Thursday, November 26, 2009

Thanks, but...

It's going to be a quiet holiday at the Café; having had a business celebration earlier in the week, I'm sated on the turkey front and have successfully resisted all invitations arising from the overwhelming urge other expats have to ensure that no strays or orphans miss out on this lovely and traditional day of gluttony and family recrimination.

Oh, I'm fond enough of Thanksgiving, mind you, and have many happy memories, stretching from Rockwell-perfect celebrations in the late 60s to modish 90s family-of-choice observances in Manhattan. Since coming overseas, I've celebrated everywhere from Simpsons in the Strand in London to the Valley of the Kings. There will be something pleasant about a solitary day, marked, as Christmas skeptics do in New York, with takeout Chinese and a movie (although mine, alas, won't be at Film Forum).

It is not, of course, the mere presence of cranberry sauce in a crowd that allows one to be thankful, and even à deux with the dog over the local interpretation of Kung Pao chicken, I am. I'm thankful for all the essentials with which I'm blessed and for the extravagances and little extras life affords. I'm thankful for the challenges (trying as some of them are) of this odd existence. I'm grateful for the big things (health, Mr. Muscato, and a steady income among them) and the small (that iTunes, for example, has at last made available the Scarlatti keyboard sonatas as interpreted by the great Wanda Landowska, or that I've finally found a good moisturizer that doesn't make me break out - Oil of Olay Complete all the way, baby!).

Most of all, though, I'm more than ever aware of and thankful for all the connections that knit the world together - ones like family, which can often be as painful as they are joyful; friends, old, new, actual, virtual; and all the others - social, political, technological, physical, you name it. We live in this bizarre world in which something written at the far edge of the Arabian peninsula can instantly be read in places as far apart as Pakistan, Queensland, and Quebec (just to pick three Gentle Readers who've stopped by the Café in the past hour or so). We deal with high-school friends five thousand miles away as easily as we do colleagues the next office over. And we have to be as aware of what's going on in places like Mumbai, Beijing, and Manila (to choose the top three stories just now on Google world news) in order to figure out our lives as our grandparents did the three nearest towns.

With Mr. Muscato away, I've been watching lots of DVDs, among them the HBO production of Angels in America. There's a lot there to blow you away (and to be thankful for, for that matter), but the one that always does it for me (along with the quietly epic finale at the Bethesda fountain, on stage perhaps the most moving thing I've ever seen performed) is the character Harper's fantasia of healing while flying from New York to California:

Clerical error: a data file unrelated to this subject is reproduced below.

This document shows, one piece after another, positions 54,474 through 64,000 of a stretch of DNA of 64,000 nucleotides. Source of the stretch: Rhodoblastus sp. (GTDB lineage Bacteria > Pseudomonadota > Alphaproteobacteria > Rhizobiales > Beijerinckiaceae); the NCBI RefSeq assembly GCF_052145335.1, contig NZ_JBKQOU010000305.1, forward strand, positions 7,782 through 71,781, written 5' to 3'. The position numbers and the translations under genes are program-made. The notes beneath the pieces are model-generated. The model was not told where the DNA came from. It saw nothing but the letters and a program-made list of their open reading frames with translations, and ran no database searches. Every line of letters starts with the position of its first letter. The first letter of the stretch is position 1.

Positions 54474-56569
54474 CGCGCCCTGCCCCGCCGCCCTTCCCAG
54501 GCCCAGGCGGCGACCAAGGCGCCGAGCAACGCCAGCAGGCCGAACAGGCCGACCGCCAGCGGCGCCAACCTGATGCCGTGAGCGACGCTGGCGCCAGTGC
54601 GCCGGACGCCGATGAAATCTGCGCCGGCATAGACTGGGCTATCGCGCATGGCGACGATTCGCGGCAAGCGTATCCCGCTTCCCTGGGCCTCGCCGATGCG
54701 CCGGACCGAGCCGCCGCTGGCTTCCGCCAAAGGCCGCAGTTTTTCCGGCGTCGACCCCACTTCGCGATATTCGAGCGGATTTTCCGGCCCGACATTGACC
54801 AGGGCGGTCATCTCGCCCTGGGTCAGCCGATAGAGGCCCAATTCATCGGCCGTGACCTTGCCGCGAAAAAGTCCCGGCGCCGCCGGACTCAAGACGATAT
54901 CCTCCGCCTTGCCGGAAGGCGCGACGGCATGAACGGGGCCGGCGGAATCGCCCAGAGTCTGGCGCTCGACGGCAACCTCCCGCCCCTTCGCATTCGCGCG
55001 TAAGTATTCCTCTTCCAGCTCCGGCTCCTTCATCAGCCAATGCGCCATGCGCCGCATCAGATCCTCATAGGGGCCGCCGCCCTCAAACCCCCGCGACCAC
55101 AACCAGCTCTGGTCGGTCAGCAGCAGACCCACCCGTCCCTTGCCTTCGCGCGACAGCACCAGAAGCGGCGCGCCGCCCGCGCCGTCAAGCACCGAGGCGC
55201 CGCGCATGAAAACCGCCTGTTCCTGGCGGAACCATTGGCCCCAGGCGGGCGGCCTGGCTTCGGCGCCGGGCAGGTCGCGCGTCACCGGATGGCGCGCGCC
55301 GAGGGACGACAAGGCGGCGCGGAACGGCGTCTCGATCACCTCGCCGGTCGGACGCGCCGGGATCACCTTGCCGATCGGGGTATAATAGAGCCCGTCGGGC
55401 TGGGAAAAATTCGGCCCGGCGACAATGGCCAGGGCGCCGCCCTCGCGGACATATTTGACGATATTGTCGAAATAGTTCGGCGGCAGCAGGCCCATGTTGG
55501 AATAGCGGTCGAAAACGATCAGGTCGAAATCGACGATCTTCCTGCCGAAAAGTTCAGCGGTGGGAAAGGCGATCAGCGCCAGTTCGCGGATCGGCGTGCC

Night flight to San Francsico. Chase the moon across America.

God! It’s been years since I was on a plane! When we hit 35,000 feet, we’ll have reached the tropopause…the great belt of calm air. As close as I’ll ever be to the ozone.

I dreamed we were there. The plane leapt the tropopause, the safe air…and attained the outer rim, the ozone, which was ragged and torn. Patches of it threadbare as old as cheesecloth, and that was frightening!

But I saw something only I could see - because of my astonishing ability to see such things - souls were rising from the earth…far below. The souls of the dead…of people who’d perished from famine, from war, from the plague…and they floated up! Like skydivers in reverse, limbs all akimbo, wheeling and spinning…

And the souls of the departed joined hands, clasped ankles and formed a…a web. A great net of souls. And the souls were three-atom oxygen molecules of the stuff of ozone, and the outer rim absorbed them and was repaired…

(pauses, tears welling up in her eyes, a sad smile on her face)

Nothing’s lost forever. In this world, there is a kind of…painful progress. Longing for what we’ve left behind, and dreaming ahead.

At least I think that’s so.

Happy Thanksgiving.


  1. god, looking at that banquet ad.....can someone actually be nostalgic for drek? i'll answer my own question, of course not. well.....maybe looking at the box, not consuming its contents.

  2. That ad is clumsily uplifting screams "If this nifty little invention keeps me out of the kitchen - I'M ONE HAPPY and THANKFUL PILGRIM!" Exactly how many of those will fit in a conventional 1960's(?) oven? I personally can tell you my own mother was exponentially thankful for frozen dinners every Tuesday (I think it was Tuesdays...)